15 July 2015
Rugby League legend, Senator Glenn Lazarus, will give audiences some insights into his stoush with Prime Minister Abbott over CSG, at a special public screening and Q&A event for the documentary FRACKMAN, next Wednesday July 22nd in Brisbane.
Journalist, Mike Munro will host the public Q&A event.
Other speakers will include Drew Hutton, President of the Lock the Gate Alliance, community leaders -- both for and against future CSG expansion -- as well as Dayne “The Frackman” Pratkzy.
The audience will also field questions and answers. Among the audience will be a representative of the rural lobby group Agforce, Daniel Phipps, who is the Agforce CSG Project Leader. Event organisers have invited representatives from the energy and resource sector to participate.
Senator Lazarus is likely to be a drawcard for what is currently a polarizing issue in Queensland, which has the largest developed gasfields in Australia. The Queensland Senator has been raising the issue of CSG in Federal Parliament, asking why the PM seems more concerned about wind farms than the impacts of gas exploration.
"I have threatened Tony Abbott to shirtfront him about this issue," Senator Lazarus said. “Tony Abbott in 2013 said that no-one should live anywhere near, or in amongst coal seam gas wells, and I think he should remind himself of that.”
The movie, Frackman, is a David versus Goliath story about a knockabout Aussie bloke, Dayne Pratzky, referred to by the media as an “accidental activist”, who takes up a fight with Big Gas. The film depicts stories of people who live in the gasfields and whose lives are affected by CSG, particularly those in the Tara-Chinchilla region.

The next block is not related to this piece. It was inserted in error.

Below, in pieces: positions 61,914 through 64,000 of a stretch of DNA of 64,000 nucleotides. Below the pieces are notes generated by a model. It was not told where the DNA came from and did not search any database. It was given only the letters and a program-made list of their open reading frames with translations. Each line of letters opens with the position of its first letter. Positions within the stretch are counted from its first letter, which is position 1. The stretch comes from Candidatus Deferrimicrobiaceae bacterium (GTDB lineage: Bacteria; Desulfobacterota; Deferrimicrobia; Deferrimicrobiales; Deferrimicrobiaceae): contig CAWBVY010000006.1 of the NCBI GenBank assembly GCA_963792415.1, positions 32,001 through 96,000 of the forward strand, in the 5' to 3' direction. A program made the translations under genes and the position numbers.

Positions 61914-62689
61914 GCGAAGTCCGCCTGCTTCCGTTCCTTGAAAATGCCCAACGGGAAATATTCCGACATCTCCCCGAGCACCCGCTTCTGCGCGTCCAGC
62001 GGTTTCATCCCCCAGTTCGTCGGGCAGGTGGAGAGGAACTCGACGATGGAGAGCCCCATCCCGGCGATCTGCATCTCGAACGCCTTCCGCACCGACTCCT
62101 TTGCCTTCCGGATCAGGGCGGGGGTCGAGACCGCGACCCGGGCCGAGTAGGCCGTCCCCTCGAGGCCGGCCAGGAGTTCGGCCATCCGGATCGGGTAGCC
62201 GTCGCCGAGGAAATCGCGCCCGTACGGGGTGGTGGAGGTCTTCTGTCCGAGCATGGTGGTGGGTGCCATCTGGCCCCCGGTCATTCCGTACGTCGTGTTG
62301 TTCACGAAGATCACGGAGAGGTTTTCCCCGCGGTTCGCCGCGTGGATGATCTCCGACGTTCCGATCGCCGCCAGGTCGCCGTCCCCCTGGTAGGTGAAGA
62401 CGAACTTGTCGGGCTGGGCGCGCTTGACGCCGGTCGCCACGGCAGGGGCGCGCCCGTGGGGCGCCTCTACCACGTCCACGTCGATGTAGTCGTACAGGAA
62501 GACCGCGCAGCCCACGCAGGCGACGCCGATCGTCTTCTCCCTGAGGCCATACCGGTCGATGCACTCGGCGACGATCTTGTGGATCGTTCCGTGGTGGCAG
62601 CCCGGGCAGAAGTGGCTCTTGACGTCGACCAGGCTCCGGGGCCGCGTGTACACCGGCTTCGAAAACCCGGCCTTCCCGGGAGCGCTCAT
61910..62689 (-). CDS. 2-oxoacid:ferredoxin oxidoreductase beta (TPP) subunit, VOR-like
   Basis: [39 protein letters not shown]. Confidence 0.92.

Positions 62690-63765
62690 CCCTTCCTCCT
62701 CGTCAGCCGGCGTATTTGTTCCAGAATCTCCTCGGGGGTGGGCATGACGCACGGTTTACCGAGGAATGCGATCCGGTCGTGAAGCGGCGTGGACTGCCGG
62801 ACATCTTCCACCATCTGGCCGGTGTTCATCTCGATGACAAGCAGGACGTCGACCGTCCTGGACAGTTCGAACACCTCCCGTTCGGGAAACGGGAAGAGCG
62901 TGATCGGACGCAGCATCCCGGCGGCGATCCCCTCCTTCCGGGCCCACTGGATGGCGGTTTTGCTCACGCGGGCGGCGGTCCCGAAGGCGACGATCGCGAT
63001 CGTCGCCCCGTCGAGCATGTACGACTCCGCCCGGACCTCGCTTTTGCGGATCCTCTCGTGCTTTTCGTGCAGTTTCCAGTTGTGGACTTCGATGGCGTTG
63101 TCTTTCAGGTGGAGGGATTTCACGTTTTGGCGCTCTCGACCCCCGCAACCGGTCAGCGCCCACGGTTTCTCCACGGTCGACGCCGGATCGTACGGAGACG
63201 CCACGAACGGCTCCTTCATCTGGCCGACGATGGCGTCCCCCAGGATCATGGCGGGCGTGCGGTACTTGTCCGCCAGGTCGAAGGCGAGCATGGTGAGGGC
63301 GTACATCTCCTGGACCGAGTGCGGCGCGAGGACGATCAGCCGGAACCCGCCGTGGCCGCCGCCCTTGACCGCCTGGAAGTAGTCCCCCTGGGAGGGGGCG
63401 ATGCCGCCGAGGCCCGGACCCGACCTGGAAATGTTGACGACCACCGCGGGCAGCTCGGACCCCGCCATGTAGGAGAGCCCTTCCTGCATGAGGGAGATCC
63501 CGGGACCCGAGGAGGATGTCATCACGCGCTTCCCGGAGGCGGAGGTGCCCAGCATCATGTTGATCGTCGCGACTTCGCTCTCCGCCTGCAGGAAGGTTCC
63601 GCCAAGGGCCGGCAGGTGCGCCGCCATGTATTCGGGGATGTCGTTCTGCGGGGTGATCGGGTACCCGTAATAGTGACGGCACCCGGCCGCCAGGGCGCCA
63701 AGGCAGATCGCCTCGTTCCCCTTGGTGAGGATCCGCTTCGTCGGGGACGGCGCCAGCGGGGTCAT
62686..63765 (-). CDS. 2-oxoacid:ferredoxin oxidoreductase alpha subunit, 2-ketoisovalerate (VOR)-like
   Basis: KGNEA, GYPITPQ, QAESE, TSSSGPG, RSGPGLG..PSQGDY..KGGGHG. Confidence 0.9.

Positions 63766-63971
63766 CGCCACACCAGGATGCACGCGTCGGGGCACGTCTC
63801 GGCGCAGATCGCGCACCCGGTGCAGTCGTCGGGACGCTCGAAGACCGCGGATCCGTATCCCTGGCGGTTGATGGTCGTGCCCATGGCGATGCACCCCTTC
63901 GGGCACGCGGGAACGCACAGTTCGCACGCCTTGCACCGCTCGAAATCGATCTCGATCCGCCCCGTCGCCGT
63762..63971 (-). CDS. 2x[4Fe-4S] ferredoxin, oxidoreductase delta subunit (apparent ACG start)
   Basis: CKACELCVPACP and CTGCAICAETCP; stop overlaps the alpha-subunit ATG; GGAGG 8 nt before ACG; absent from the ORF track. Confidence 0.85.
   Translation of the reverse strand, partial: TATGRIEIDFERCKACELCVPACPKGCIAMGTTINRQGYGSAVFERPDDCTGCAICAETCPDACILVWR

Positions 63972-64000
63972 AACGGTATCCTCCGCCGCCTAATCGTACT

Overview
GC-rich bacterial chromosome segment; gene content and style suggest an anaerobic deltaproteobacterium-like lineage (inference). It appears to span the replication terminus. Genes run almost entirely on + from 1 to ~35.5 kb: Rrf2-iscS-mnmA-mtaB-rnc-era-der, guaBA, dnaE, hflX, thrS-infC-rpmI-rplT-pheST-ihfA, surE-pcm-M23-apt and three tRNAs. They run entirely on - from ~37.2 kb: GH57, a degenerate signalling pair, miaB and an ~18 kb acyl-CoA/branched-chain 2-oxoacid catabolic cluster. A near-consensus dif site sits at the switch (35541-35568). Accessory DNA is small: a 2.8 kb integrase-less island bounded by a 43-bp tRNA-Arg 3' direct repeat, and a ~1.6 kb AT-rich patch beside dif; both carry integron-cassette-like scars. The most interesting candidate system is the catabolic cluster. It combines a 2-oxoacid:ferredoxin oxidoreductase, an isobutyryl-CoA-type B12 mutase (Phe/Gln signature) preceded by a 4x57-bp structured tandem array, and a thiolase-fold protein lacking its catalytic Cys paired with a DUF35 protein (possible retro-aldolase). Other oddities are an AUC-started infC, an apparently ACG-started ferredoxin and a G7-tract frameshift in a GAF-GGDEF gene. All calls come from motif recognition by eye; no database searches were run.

Another Rugby League great, Darren Lockyer, is on the other side of the debate to Senator Lazarus.
Pratzky in the Courier Mail, said Roma-born Lockyer, a paid ambassador for Origin Energy’s $23 billion Australia Pacific gas project, would be “embarrassed and ashamed” once the “devastating” impacts of CSG extraction were felt.
Dayne Pratzky challenged Darren Lockyer to attend the July 22nd screening. He has said that Lockyer might one day regret putting his name to the practise of fracking for coal seam gas in Queensland.
Pratzky has re-iterated his call for the Queensland’s Premier, Annastacia Palaszczuk, and her Government to see the controversial film.
“I think the people of Queensland would like Annastacia to take her Cabinet Ministers to see the film for some home truths about the effects of coal seam gas on Queensland,” said Dayne Pratzky.
“I would like to personally invite her to attend a screening and join me and those from both sides of the debate at a Q&A on July 22nd in Brisbane.
“Frackman’s aerial photography shows the shocking extent of the gas-fields across the Queensland landscape and there are anecdotes from affected landowners in the film. This should be seen by government to make sure decisions politicians make in the future about new CSG leases are truly in the best interests of Queenslanders. Despite the fact that the deals for CSG were done back in Anna Bligh’s government, it’s not too late to save much of Queensland from further damaging CSG activity, particularly to our aquifers and farming land.